Take the Garden of Eden. The story of a harmonious land uncorrupted by pain or lust is the biggest slice of “good old days” nostalgia youâll ever encounter. The Ancient Greeks, meanwhile, fondly recalled their Golden and Heroic Ages—a time when the world was happier, men were men, and things basically didnât suck so bad. Similar ideas appear in Hindu, Norse, and Persian belief, always featuring a lost utopia to which modern culture can never return.
Interestingly, there may be a scientific reason behind all this. Recent research into nostalgia has shown that idealized memories of the past may make us happier in the present.
8 Epic Cosmic Battles
The idea of an unimaginable war that threatens to tear apart the cosmos connects with us so deeply that it still powers our epic stories. The Lord of the Rings, Star Wars, Doctor Who, and countless others all feature this age-old trope. It can be found in the legends of almost every ancient culture. Christianity has the battle between God and the rebel angels led by Satan. Ancient Greece had the story of the Titans taking on the gods of Mount Olympus. The Hindu tradition involves a dizzying series of battles so epic theyâd give Peter Jackson daymares.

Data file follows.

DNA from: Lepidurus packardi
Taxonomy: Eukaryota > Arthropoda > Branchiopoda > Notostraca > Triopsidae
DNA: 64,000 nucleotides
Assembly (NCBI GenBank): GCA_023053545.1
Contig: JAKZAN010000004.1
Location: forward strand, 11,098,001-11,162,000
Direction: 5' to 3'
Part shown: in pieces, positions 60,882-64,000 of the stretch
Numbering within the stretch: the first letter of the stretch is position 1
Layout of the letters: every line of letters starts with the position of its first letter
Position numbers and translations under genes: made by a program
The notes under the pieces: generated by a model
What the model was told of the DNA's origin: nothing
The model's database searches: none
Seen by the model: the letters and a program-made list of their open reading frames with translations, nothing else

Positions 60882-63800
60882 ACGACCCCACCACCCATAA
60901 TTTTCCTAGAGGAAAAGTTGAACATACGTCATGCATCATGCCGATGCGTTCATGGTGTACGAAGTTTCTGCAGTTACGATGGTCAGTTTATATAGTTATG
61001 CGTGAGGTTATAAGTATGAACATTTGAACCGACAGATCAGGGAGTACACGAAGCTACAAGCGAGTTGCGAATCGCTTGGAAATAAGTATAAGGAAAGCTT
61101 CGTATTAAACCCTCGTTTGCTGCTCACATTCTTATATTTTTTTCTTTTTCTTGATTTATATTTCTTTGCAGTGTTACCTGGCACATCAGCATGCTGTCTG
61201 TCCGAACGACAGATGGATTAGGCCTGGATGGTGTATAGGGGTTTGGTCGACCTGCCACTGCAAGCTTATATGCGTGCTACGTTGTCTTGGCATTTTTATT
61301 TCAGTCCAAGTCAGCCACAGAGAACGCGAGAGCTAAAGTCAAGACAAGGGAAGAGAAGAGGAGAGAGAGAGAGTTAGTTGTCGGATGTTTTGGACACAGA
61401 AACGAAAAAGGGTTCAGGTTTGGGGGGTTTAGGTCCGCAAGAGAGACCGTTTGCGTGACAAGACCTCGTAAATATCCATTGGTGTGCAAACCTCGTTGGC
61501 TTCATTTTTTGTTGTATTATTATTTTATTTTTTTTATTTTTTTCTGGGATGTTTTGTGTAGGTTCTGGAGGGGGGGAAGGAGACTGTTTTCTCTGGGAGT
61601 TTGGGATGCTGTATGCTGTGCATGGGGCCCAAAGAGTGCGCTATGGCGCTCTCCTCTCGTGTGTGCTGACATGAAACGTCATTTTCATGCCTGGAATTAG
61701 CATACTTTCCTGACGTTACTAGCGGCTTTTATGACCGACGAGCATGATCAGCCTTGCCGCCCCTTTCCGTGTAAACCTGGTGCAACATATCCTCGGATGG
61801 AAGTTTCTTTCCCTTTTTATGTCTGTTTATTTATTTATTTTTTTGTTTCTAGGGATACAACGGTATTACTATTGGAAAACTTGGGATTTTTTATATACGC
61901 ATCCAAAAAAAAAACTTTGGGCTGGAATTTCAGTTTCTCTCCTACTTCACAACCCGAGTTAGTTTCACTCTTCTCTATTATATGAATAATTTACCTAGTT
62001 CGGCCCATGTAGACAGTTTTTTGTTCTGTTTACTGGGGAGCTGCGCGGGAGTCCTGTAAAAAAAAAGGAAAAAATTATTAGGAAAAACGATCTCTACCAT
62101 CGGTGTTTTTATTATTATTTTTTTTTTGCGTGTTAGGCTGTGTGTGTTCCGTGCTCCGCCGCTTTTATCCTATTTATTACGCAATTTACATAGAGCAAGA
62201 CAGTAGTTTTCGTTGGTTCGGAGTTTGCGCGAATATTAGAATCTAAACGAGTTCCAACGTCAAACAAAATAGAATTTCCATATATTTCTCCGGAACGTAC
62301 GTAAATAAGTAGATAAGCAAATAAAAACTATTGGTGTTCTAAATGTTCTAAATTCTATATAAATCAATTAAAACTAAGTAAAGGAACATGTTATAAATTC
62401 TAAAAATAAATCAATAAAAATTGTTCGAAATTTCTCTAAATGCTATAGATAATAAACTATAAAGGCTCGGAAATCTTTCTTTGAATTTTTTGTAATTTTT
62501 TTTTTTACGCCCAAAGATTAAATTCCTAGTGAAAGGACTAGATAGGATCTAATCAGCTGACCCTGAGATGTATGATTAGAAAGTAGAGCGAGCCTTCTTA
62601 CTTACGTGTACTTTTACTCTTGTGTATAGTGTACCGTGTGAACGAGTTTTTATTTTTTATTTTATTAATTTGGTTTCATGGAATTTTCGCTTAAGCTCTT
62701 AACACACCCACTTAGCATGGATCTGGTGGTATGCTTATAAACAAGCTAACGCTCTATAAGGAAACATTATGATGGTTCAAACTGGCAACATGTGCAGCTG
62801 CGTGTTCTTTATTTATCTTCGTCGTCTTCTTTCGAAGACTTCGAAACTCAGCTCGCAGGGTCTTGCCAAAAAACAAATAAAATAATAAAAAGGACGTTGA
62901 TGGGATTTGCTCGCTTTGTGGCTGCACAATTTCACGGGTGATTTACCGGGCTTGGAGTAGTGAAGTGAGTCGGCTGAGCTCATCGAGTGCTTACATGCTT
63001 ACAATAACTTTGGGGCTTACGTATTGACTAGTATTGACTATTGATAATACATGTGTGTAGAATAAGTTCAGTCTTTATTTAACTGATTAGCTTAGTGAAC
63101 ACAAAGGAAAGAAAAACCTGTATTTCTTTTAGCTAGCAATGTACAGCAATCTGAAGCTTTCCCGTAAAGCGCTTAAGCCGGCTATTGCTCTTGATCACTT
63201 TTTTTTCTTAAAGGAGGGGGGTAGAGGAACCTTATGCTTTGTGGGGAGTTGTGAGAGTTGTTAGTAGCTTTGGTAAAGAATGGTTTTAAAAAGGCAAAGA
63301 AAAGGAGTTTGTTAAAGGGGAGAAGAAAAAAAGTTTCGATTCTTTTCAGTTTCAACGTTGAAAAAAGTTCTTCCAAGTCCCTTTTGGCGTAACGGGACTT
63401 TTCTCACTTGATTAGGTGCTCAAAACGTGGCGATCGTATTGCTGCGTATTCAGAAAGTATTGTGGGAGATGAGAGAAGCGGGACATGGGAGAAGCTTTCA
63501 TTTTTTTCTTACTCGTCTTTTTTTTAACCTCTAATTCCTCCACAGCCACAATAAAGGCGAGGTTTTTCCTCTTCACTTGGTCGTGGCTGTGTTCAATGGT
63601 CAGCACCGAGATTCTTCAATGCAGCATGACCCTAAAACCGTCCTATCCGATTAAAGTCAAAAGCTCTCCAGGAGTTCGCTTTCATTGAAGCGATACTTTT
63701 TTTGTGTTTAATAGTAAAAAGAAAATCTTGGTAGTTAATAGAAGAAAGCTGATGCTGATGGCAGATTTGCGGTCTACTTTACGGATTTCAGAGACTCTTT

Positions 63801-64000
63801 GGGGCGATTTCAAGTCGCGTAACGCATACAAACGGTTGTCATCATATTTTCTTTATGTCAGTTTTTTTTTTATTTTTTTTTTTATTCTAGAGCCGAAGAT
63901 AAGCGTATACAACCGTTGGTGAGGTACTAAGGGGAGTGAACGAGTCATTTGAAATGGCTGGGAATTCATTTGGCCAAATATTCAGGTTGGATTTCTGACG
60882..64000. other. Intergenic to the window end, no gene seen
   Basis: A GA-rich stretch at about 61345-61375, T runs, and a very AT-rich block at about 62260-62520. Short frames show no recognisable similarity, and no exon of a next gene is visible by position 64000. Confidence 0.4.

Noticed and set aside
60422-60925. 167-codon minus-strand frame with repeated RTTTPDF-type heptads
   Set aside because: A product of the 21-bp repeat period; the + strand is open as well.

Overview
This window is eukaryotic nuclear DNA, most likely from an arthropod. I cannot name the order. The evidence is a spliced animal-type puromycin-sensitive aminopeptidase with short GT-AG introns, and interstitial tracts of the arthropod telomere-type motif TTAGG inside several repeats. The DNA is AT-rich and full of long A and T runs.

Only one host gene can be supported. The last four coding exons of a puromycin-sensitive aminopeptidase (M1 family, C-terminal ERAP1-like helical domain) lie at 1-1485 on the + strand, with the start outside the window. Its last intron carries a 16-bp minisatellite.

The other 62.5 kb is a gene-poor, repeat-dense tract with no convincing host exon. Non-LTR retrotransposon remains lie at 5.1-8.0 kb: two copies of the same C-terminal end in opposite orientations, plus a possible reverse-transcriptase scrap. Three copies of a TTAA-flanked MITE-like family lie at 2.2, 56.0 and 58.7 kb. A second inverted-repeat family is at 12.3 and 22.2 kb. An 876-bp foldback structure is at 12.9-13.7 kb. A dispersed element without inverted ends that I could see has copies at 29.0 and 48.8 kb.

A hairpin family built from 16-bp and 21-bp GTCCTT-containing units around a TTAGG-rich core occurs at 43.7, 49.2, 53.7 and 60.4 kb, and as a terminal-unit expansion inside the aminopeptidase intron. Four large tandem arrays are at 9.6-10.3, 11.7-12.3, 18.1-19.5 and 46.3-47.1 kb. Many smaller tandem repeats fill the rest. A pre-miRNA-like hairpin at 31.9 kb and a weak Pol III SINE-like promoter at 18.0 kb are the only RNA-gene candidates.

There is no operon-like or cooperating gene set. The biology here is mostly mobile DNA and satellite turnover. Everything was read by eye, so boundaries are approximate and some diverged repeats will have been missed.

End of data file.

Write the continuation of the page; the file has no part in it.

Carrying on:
There are couple of ways of looking at this. One is to go down the Scientology route of claiming these legends are genetic memories of some apocalyptic battle that tore the galaxy apart billions of years ago. The other is to remember that most cultures throughout history have consistently been on the brink of war or prone to invasion, so an apocalyptic slaughter was probably never far from everyoneâs minds. Either way, it suggests the human drive to war is just about universal.
If you hated the last couple of years of hormone-driven angst-inspired vampire media, try living in Medieval Europe. Back then, belief in vampires was so prevalent that barely a single country didnât consider them a terrifying fact of life. When crops failed or there was drought or a baby was born with a slight deformity, you’d better believe vampires got the blame—a tradition that stretches back thousands of years.